Lisa McCann stated that there is a bill currently before Congress HR4063 that would require the Health and Human Services Secretary to put a food allergy policy in all schools. The content of the policy is due to include such items as parental responsibility, maintenance of a school file, instructions for an emergency medical procedures, strategies to minimize risks, food allergy management, as well as, other items. She wants a nut free classroom at every grade level, nut free lunch table, hand wiping, nut free school cafeteria menu and an awareness program for staff, kids and community. She also states that according to research, most kids can’t self manage their allergy until the age of 12.
Michelle Repp stated that she sent a letter to the Board in August requesting exactly these 5 basic items.
Mary Beth Carroll states she agrees with the five items.
Lisa Eliopoulis agrees with Lisa McCann and the five items also.
Jim Martin feels that if those five items are not in the policy, they won’t be enforced in the procedures.
Renee Moloney wants the five basic items included in the policy.
Dawn Bradbrook asked how the school will realistically be able to do the handwashing if there are not sinks in every classroom?
Lisa McCann stated that many of the procedures that are in place are new this year.
Jim Martin is not confident that all the administrators are on board with all the procedures.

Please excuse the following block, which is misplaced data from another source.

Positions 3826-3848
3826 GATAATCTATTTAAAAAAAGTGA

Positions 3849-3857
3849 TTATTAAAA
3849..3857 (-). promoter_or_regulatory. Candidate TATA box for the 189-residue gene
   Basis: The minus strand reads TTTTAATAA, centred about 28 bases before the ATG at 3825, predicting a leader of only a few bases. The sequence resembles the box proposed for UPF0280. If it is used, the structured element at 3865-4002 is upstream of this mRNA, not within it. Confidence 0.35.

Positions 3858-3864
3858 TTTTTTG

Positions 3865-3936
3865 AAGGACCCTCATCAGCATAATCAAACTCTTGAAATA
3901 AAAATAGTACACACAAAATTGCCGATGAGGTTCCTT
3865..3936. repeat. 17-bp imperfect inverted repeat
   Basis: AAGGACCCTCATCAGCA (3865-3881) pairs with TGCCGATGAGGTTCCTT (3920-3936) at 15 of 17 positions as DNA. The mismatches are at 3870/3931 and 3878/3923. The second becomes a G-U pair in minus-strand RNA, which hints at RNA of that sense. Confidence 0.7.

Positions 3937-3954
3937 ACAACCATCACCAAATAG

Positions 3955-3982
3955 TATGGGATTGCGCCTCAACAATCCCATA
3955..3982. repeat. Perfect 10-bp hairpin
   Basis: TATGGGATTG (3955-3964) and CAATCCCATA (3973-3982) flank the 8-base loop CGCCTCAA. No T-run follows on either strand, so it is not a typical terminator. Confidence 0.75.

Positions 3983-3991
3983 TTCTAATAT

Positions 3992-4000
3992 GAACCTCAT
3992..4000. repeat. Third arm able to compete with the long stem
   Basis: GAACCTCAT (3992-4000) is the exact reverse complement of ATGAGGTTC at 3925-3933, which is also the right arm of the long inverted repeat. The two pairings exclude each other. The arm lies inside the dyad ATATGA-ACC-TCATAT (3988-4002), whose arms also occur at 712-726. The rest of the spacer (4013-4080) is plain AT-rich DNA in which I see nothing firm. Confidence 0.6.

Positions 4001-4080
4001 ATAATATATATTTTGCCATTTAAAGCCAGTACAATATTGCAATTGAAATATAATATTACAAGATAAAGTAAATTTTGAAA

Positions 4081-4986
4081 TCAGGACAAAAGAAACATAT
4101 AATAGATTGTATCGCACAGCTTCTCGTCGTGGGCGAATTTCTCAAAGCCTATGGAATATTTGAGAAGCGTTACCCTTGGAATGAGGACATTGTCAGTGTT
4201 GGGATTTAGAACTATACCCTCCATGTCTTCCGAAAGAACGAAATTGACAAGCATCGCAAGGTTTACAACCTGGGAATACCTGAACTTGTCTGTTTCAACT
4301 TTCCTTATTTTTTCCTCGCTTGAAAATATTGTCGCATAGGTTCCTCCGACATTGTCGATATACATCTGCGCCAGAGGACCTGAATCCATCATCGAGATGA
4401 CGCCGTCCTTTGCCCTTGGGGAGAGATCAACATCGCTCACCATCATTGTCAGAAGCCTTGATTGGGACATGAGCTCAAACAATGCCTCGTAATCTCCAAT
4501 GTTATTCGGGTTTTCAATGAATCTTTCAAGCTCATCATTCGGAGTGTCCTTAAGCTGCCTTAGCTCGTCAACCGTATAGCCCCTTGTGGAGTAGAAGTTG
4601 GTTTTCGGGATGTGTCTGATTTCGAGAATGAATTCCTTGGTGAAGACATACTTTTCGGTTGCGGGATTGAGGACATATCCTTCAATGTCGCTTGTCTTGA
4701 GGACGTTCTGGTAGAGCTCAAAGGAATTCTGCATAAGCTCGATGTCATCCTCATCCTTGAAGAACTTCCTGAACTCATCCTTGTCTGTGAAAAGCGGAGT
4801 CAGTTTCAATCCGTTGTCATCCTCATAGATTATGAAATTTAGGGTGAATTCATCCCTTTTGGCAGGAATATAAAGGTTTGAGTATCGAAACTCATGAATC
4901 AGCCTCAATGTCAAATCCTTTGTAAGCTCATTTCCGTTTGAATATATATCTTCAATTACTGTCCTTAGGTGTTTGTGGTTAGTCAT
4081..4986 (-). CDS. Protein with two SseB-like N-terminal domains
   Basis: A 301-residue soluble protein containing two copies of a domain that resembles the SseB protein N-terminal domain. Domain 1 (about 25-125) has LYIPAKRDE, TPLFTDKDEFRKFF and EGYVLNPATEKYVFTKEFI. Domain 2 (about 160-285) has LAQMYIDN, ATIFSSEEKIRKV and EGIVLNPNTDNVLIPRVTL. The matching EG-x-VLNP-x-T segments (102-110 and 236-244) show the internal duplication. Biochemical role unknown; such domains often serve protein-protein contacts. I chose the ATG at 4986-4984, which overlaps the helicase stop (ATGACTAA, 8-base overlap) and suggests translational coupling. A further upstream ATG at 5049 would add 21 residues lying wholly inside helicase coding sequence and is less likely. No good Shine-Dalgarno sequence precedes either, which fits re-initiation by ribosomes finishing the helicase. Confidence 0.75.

Linda Falcone feels that the policy needs specifics such as basic minimums and sees no need for a disclaimer.
Andy Carr stated that adding the 5 basic items would radically change the policy for the better, and not having them would be a grave mistake.
Christina Hillard agrees that the five basic items should be included in the policy.
Lisa Snyder agrees with including the five basic items in the policy.
Michelle Soucy is also ok with the five points being included.
Michelle Repp said creating change has been a slow, time consuming, and often-confrontational process. Procedures that are in place at HPS are not in place at HUES. These five basic items are in place at the H/B Middle School, and they were implemented virtually overnight, just this year for an incoming student. She stated that she and her husband have spent over 2 and a half years negotiating with the school for the very basic procedures which are only now in place for the first time, as have other Hollis families. She feels strongly these five procedural items must be included in the policy. Michelle would like to see hand washing before entering the nut free classroom and hand wipes at the end of every lunch table, so that all children clean their hands after eating lunch and before going out to the playground.
Harry Haytayan stated that as a Board they need to balance parents, administration and policy. He asked if any parents have asked the administration for reasonable requests and have been denied.
The Repps and the McCann’s replied yes. They would be glad to go into detail with the Board privately.
Jim Martin feels that the public doesn’t understand the level of severity of these food allergies. He is an emergency room physician with 18 years’ of experience. He feels people need to know that the level of allergy these children in our system have is truly life threatening, and feels that there is a misconception out there that a simple shot of epinephrine will be all they need if they have a reaction. He states that several shots of epinephrine may not do it, and there may be nothing he can do at the ER to resuscitate these children.